Sitting on the edge of the boat, I started to break out in a cold sweat. Our safari guide from Diversity Scuba had just spotted a pod of dolphins coming our way and everyone couldn’t wait to get into the water – except me.
As someone who has had multiple bad experiences in the ocean growing up, I had developed an irrational fear over the years for water that wasn’t clear or that had no bottom. Yet, here I was in the middle of the Indian Ocean on a mega fauna safari. What the hell had I gotten myself into?
Confronting my fears in the middle of the ocean
Just as the crippling fear started to settle in, and before I overthink the situation anymore – I jumped. Panic struck as it dawned on me that I had made my worst nightmare a reality.
I was floating around in the Indian Ocean without any land in sight with god only knows what swimming beneath me.
Suddenly, somebody shouted: “The dolphins are over here!” and I immediately snapped out of my spiralling doom. I couldn’t let my fears get in the way of me seeing my favourite marine animal in real life. “I’ll continue to freak out about my stupidity after I’ve seen the dolphins,” I told myself.
I got so caught up in my excitement that my fears melted away. There were way more important things to focus on, like tracking the various pods of dolphins, trying to find the giant manta ray and counting the tropical fish swimming beneath me.
Anxiety you can take a number.
Snorkelling with Whale Sharks – Yay?
After gracefully falling head first back into the boat and earning another nomination for the klutz award, we made our way towards the final stop. It was almost time to snorkel with whale sharks!
But anxiety took that number and called bullshit. The more I thought about swimming so close to such large creatures the more frenzied the butterflies in my stomach became. What if the whale shark accidentally swallows me? What if the shark starts moving towards me and I can’t swim away fast enough and its giant tail hits me into the next universe?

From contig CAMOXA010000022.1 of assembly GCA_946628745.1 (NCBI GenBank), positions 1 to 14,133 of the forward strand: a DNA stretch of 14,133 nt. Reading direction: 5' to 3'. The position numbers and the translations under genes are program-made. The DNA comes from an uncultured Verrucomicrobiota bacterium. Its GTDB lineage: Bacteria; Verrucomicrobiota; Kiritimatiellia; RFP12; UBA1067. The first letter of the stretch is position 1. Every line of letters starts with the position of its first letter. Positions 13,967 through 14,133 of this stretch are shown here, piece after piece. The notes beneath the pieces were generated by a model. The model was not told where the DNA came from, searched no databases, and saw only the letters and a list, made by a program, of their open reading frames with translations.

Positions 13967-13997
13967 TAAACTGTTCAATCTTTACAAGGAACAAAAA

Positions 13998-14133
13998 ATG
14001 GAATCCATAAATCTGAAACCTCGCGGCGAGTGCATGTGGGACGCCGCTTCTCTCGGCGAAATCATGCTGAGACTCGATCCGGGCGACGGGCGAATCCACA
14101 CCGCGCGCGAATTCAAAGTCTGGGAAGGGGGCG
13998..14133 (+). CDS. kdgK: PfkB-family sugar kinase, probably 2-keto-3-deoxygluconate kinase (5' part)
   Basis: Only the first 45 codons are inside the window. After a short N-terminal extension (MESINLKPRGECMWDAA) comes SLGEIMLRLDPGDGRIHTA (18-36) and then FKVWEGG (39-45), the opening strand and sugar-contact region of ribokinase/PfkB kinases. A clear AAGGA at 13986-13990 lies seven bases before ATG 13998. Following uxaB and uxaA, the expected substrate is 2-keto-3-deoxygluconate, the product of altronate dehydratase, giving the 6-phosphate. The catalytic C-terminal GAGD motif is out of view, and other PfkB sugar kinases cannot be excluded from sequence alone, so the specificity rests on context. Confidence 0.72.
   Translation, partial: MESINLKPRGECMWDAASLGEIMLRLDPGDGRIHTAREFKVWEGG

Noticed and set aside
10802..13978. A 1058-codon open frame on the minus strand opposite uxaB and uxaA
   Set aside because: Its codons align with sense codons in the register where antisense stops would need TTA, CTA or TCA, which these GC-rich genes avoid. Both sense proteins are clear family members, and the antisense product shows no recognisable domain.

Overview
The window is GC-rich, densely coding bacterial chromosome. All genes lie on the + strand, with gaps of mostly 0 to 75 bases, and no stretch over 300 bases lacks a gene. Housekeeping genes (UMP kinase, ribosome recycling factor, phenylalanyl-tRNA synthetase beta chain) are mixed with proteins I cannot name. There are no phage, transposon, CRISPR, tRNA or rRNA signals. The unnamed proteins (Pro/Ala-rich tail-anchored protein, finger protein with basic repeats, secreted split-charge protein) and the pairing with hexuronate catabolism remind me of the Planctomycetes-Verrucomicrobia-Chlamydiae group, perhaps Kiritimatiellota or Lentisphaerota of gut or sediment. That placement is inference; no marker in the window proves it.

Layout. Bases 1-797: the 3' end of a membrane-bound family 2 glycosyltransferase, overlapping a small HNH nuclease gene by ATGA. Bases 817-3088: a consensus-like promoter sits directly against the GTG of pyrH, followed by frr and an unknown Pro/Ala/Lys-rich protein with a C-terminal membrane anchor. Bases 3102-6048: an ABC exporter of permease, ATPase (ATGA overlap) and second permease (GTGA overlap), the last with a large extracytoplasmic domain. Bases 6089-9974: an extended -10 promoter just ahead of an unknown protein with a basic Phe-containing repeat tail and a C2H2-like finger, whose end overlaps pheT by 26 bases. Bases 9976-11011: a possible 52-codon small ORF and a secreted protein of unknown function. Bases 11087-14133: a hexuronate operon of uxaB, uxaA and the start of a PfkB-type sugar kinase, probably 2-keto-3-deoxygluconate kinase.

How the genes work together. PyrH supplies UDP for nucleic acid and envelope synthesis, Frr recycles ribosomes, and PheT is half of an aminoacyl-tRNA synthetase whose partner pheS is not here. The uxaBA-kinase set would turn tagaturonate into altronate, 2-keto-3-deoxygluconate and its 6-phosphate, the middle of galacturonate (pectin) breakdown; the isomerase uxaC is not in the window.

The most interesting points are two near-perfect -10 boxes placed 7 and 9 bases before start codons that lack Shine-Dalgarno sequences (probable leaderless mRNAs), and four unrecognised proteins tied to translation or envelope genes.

Even though I knew the tour guides wouldn’t let us get that close to the animals because of strict ethical guidelines, I struggled to maintain my grip on rationality.
“The tide is too high guys. I’m sorry, but the water is too deep. We won’t be able to see the whale sharks today.” The tour guide announced when we finally arrived at the spot famed for its whale shark population.
Inside, a part of me let out a sigh of relief, but the disappointment was still there. I had been doing so well facing my fears on this trip. I wanted to get into the water with the sharks just to stick to the part of me that just wanted to be back on dry land, rolling in the dirt,telling it how much I loved it and would never forsake it again.
Becoming a walking talking cliche and owning it
Going into this activity, I knew that I would be facing a big fear of mine. But I had no idea that this decision would continue to have ripple effects in my life and travels to this day. Before my solo trip to Zimbabwe’s New Years Festival, or any solo trip for that matter, negative irrational thoughts always spring up.
But these days, they have to work twice as hard to maintain their grip to send me into a spiral.
I swam in the middle of the ocean with mothertrucking dolphins, a giant stingray and lord only knows what else! I’m more confident than ever before that I can handle the social anxiety of pitching up in a new place completely alone and count on myself to still have a rad time.
This tiny little conquest helped me discover what happens when I get out of my comfort zone. It’s going to be the driving force behind me getting my PADI Open Water in October. It’s what I’m going to tap into to push past the anxiety of being underwater in the middle of the ocean. Because facing this fear is going to be all worth it when I find myself face-to-face with a shark chilling out in its natural environment and I don’t lose control over my bowel movements